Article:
The Judean date palm, once found in abundance in the land of Israel, has been extinct for some 1,500 years. In 2005, the botanical researcher Elaine Solowey tried planting an ancient seed that had been discovered in the ruins of Masada. The resulting tree (nicknamed Methuselah) has now produced offspring. April Holloway writes:
For thousands of years, the date palm was a staple crop in the kingdom of Judea, as it was a source of food, shelter, and shade. Thick forests of the palms towering up to 80 feet and spreading for seven miles covered the Jordan River valley from the Sea of Galilee in the north to the shores of the Dead Sea in the south. So valued was the tree that it became a recognized as a symbol of good fortune in Judea. It is chronicled in the Bible, Quran, and ancient literature for its diverse powers . . . and as a cure for a wide range of diseases including cancer, malaria, and toothache.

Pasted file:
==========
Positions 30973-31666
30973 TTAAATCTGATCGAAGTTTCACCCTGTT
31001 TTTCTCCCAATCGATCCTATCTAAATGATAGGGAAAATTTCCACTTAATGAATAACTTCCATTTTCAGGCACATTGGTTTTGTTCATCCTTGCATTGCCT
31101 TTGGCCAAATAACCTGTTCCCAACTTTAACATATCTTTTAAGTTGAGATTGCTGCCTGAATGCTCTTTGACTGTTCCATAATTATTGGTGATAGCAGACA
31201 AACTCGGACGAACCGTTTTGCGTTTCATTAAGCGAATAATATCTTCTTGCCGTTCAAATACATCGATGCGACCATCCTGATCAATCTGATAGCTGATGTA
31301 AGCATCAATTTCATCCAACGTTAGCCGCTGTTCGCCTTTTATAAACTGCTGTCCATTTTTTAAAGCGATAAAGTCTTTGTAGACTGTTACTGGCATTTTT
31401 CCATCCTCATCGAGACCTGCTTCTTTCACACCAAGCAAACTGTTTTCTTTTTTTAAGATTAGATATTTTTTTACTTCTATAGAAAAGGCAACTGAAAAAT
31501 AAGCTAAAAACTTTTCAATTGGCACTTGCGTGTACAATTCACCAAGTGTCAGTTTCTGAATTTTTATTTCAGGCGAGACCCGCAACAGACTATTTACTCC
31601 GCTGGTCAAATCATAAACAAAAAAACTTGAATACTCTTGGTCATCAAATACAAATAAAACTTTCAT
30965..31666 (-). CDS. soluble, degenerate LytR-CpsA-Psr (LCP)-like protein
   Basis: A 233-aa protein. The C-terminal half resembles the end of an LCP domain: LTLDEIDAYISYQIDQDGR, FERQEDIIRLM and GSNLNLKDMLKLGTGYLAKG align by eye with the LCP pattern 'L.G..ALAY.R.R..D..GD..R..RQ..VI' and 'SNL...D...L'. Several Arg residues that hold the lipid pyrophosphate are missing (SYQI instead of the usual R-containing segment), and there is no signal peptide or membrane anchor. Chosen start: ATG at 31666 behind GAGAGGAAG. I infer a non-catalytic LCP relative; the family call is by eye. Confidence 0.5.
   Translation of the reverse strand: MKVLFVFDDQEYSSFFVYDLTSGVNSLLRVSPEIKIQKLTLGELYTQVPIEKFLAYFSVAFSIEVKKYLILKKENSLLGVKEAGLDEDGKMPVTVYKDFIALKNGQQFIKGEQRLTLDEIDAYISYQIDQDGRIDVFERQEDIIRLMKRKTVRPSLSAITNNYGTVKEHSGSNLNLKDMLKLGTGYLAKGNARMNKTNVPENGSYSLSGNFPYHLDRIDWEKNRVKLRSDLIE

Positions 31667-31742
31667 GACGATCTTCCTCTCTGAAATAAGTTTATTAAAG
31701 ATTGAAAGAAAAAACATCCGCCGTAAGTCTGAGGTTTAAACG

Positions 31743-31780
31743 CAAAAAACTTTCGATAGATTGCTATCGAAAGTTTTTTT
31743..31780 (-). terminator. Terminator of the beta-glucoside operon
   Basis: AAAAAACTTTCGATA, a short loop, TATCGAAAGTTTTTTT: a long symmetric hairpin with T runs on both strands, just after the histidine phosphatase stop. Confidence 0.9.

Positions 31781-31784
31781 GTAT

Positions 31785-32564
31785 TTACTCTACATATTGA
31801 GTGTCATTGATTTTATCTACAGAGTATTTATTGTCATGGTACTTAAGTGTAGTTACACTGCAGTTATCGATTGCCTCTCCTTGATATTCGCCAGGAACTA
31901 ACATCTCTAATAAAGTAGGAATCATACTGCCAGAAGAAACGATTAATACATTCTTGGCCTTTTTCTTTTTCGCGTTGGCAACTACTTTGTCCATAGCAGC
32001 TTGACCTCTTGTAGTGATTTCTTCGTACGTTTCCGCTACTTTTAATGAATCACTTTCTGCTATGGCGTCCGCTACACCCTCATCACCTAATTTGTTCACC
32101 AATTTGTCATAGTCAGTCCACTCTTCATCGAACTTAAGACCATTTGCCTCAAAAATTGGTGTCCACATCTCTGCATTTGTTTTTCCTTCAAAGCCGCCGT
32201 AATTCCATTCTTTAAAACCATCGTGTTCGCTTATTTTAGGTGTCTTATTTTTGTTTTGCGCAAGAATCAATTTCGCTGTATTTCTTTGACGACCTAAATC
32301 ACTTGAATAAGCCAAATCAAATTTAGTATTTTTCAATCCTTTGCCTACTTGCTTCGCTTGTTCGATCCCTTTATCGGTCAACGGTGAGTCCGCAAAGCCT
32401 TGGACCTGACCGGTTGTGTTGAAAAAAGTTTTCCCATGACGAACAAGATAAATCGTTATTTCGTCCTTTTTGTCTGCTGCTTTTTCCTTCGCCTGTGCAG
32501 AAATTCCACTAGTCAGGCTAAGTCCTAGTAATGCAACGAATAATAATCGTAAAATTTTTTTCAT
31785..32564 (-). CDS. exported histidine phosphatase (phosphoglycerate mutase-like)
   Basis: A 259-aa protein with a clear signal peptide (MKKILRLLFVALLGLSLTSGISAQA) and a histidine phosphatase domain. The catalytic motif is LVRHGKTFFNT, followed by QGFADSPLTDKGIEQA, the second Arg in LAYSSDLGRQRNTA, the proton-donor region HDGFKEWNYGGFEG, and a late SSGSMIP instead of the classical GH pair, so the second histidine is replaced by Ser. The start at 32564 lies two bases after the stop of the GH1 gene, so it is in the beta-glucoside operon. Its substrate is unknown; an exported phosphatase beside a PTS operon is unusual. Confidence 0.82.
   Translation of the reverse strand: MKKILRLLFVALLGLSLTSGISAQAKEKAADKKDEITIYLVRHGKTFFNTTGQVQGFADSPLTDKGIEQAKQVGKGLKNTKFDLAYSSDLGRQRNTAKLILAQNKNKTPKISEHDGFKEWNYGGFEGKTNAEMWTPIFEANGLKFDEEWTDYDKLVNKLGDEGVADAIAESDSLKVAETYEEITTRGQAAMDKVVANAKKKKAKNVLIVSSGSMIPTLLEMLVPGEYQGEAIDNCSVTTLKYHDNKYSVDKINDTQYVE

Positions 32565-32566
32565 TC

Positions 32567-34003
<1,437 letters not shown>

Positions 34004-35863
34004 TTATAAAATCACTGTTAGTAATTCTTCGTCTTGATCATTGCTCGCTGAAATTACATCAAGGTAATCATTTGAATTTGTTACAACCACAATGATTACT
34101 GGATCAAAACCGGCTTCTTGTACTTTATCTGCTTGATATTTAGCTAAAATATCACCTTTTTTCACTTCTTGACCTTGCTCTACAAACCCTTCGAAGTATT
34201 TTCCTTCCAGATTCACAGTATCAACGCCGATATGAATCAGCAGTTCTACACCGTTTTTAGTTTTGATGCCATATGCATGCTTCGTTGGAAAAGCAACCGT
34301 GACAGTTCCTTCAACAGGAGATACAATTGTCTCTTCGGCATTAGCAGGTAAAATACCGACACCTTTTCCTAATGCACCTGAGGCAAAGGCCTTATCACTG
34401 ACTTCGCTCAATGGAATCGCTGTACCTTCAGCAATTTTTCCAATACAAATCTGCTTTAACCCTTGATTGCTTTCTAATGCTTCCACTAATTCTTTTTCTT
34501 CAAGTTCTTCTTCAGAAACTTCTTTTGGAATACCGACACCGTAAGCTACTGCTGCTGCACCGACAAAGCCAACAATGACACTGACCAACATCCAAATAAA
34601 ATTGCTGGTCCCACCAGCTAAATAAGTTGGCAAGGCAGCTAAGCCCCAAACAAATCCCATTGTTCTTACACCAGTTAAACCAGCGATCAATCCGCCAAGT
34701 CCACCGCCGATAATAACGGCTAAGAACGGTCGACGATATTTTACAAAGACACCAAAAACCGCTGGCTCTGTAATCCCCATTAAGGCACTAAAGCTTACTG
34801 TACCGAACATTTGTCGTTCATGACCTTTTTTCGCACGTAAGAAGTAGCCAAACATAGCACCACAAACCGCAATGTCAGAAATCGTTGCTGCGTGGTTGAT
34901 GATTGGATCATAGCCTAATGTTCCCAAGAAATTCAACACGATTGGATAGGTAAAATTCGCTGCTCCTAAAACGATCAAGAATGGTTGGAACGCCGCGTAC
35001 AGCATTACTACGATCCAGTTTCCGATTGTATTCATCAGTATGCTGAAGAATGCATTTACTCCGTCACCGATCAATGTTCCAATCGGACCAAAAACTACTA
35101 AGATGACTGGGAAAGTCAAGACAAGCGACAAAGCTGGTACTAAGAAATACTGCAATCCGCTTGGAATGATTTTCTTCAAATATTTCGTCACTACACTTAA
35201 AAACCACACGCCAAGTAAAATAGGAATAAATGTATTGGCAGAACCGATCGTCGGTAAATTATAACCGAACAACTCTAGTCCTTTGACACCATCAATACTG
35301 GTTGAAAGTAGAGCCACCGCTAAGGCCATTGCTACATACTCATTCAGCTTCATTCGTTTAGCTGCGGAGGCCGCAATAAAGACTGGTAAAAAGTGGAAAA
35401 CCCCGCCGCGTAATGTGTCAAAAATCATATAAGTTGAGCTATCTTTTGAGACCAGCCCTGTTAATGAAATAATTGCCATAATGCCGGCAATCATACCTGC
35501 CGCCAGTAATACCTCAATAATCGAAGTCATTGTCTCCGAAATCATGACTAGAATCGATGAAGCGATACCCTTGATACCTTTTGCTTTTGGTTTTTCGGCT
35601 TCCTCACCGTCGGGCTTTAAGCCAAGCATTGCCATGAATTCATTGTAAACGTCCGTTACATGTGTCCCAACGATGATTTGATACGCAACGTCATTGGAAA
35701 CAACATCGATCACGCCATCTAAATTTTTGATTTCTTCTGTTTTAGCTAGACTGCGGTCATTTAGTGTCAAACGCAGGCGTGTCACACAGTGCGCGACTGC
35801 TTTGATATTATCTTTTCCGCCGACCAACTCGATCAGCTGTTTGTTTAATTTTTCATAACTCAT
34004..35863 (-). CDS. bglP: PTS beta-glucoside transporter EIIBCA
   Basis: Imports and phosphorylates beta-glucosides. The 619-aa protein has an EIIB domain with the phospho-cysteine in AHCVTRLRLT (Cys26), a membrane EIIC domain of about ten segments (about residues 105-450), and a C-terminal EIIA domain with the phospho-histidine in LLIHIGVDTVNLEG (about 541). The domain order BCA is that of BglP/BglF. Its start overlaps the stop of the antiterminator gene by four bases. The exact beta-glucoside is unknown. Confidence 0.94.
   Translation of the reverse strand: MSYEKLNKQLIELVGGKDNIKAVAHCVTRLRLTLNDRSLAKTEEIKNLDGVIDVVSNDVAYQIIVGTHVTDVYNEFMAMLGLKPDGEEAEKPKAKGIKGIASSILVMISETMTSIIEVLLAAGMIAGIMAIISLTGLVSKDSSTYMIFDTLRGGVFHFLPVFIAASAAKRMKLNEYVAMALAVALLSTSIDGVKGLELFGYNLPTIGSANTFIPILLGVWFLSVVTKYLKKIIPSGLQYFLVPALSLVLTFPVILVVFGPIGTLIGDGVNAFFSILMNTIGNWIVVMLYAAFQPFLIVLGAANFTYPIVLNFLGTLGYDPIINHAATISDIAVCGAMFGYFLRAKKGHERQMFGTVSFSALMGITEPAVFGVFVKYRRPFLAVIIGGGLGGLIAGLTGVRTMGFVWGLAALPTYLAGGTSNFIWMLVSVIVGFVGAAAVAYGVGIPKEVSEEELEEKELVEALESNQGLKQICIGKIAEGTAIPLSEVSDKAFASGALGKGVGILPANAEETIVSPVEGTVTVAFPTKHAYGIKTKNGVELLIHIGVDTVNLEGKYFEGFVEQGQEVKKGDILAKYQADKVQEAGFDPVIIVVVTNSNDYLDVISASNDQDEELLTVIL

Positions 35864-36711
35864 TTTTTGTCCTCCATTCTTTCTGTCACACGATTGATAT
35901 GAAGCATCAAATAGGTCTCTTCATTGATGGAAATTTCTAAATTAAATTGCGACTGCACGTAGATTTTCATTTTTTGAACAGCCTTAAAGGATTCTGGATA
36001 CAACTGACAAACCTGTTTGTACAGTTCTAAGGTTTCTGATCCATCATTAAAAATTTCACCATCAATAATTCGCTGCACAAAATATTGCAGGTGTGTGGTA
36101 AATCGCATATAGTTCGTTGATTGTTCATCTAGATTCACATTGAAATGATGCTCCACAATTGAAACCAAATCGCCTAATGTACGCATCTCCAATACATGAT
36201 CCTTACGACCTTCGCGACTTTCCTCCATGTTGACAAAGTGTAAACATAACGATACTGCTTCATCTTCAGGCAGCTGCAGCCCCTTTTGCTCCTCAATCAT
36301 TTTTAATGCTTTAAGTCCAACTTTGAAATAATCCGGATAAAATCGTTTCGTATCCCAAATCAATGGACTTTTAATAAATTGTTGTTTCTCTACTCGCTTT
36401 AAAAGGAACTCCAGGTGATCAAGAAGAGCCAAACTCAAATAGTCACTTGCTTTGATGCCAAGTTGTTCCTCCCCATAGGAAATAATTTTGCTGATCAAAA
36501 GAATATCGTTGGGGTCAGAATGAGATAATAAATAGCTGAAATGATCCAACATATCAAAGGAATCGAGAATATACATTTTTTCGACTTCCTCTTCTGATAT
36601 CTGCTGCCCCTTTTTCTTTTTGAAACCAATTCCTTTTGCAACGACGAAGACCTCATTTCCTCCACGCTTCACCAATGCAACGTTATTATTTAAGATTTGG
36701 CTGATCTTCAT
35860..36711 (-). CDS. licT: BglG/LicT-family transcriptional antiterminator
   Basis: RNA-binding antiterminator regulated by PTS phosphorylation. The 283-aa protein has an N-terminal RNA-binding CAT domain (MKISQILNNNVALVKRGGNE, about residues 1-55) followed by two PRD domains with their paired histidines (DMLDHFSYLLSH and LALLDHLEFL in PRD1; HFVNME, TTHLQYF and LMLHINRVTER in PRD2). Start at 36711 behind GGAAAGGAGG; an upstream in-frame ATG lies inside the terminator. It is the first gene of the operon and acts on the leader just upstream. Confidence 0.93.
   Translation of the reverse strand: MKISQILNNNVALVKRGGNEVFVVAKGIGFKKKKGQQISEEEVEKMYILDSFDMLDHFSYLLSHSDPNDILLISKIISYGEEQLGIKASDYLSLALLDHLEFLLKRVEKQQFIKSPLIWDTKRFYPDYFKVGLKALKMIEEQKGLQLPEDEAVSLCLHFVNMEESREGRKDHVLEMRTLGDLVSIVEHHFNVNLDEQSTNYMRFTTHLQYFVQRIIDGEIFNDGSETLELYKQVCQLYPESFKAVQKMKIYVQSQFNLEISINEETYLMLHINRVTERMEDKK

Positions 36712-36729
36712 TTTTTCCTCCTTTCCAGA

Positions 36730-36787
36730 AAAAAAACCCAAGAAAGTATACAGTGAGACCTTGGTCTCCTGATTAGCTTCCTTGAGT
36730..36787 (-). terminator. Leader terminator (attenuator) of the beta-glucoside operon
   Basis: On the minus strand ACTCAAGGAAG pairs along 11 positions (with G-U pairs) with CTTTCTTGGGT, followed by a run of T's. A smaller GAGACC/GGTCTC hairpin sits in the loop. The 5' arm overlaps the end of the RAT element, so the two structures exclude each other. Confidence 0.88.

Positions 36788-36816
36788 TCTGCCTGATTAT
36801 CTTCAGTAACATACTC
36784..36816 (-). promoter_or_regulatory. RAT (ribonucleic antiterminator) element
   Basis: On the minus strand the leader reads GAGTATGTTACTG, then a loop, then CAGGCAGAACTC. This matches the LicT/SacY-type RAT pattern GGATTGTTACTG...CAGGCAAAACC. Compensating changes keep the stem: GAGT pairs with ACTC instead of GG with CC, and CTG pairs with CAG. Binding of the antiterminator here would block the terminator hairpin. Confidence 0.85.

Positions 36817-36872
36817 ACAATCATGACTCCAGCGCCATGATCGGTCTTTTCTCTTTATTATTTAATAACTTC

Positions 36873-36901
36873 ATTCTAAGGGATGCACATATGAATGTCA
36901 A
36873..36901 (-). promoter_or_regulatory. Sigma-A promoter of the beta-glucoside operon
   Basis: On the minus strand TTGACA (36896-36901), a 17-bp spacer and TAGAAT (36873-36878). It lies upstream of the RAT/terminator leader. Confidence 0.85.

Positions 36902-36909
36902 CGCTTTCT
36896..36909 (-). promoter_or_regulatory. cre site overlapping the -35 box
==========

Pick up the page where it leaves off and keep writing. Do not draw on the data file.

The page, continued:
However, its value was also the source of its demise and eventual extinction. The tree so defined the local economy that it became a prime resource for the invading Roman army to destroy. Once the Roman Empire took control of the kingdom in 70 CE, the date palms were wiped out in an attempt to cripple the Jewish economy. The effort eventually succeeded, and by 500 CE the once plentiful palm had completely disappeared, driven to extinction for the sake of conquest. . . .
[Elaine] Solowey now hopes she will be able to plant an ancient date grove. To do that, she would need to grow a female plant from an ancient seed as a mate for Methuselah, and it’s looking promising—Solowey has managed to sprout a small handful of other date palms from ancient seeds recovered at archaeological sites around the Dead Sea, and at least two of them are female.